Discussion:Accounting for Reimbursable Expenses

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Discussion Forum Index --> Basic Tax Questions --> Accounting for Reimbursable Expenses


Discussion Forum Index --> Tax Questions --> Accounting for Reimbursable Expenses

Taxinca (talk|edits) said:

17 January 2011
My client is a self employed consultant filing 1120S. He bills out an hourly rate and is reimbursed for travel, meals, lodging etc by his clients.

My question is how to show the reimbursements and expenses on the 1120S.

Should the reimbursements be included in income with the expenses deducted separately? Or should the reimbursements and expenses be netted as it's not really income to him? Would the expenses be shown as travel, etc, or is it Cost of Goods Sold? I am assuming the meals are deductible at 100% by my client and 50% by the people paying him. One final question: should everything be reported purely on a cash basis as some of the reimbursements come in the following year or should the be matched up?


I have looked and can't find any guidance on this. Thanks for any help.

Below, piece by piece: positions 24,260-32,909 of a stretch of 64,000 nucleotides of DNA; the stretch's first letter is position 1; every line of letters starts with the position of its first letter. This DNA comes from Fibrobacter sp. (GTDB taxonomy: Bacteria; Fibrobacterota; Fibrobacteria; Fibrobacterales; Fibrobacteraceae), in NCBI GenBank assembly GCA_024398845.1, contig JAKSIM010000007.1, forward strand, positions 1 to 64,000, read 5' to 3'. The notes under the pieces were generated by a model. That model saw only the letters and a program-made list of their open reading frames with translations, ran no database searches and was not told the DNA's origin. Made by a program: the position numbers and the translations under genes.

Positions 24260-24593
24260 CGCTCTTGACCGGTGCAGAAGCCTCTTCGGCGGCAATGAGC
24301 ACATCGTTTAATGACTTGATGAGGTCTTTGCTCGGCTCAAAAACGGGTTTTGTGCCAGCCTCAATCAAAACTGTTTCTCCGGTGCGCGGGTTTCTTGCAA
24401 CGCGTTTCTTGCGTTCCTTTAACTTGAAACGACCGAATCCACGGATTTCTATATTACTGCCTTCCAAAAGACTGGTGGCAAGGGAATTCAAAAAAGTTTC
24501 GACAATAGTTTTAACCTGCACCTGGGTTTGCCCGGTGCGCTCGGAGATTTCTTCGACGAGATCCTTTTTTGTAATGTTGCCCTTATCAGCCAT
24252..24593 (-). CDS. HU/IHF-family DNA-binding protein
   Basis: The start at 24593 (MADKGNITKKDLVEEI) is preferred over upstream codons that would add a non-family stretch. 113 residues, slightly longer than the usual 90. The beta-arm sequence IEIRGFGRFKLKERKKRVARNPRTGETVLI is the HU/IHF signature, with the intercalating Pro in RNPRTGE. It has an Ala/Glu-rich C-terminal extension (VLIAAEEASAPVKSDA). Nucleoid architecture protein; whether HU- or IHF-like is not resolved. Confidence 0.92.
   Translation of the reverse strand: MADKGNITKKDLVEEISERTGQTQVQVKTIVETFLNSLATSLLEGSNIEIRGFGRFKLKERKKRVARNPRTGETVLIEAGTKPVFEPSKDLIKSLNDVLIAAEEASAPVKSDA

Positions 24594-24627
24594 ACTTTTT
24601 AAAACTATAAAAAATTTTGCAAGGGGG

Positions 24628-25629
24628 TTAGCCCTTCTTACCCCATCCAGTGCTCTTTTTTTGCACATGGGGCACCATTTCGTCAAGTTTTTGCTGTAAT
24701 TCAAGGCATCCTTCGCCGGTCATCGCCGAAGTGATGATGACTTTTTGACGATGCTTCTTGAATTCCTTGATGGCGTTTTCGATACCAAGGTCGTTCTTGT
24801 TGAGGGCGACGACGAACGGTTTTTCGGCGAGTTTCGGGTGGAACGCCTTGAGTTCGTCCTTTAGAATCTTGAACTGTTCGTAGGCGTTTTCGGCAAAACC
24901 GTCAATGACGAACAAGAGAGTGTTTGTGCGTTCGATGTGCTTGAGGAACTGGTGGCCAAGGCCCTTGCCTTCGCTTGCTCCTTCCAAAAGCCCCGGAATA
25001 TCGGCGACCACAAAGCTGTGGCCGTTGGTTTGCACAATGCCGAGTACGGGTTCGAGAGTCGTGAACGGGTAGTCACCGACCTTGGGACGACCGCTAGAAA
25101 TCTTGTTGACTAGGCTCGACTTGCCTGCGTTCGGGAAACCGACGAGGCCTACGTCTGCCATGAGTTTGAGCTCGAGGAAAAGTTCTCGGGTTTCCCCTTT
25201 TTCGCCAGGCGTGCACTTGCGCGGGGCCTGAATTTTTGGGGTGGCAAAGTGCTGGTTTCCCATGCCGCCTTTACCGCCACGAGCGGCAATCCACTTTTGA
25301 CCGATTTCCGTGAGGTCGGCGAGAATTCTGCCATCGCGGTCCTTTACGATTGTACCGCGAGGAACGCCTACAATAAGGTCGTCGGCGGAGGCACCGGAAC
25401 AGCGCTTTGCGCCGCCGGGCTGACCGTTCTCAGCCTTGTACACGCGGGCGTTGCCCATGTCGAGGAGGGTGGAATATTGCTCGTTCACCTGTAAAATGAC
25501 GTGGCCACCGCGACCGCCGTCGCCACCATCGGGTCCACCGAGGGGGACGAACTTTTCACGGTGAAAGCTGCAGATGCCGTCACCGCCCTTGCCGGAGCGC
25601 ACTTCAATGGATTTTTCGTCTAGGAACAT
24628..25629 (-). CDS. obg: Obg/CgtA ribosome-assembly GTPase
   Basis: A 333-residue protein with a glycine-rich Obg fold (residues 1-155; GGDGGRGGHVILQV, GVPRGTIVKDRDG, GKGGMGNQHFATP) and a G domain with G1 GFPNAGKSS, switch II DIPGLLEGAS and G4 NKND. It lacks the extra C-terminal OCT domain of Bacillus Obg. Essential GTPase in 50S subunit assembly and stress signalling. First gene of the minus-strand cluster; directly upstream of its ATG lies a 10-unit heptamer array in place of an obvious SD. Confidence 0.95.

Umk395 (talk|edits) said:

17 January 2011
I like the reimb exps included as income -- easier to reconcile in the event of an audit (vs bank deposits).

If he's on cash basis, then report the reimb exps on cash basis.

Be sure to acocunt for the 50% disallowance for M&E when you are reimbursed.

JR1 (talk|edits) said:

January 17, 2011
I much prefer the other way, as credits against expenses. And my reasons? Audit parameters are based on gross revenues, so the higher revenue you report, the greater chance of audit. Furthermore, audit parameters are built on percentages of deductions/expenses against income. A client who incurs 20-30k in travel expenses, which are reimbursed! is asking for a visit to report that much travel against income. Netted out, there may be only a few thousand of actual travel costs. And when you compare year to year, what's more real, a revenue line which includes things totally beyond control, or the net true billings/collections?

Umk395 (talk|edits) said:

17 January 2011
Yeah - I could go that way as well JR.

Taxinca (talk|edits) said:

17 January 2011
My impression is the meals are 100% deductible by my client. His clients would only get the 50%. I've never seen anything about this from the IRS though.

I like the idea of netting the income and expenses. Some of them look odd because they are negative numbers. This happens because the cash basis reimbursements don't coincide with the expenses exactly.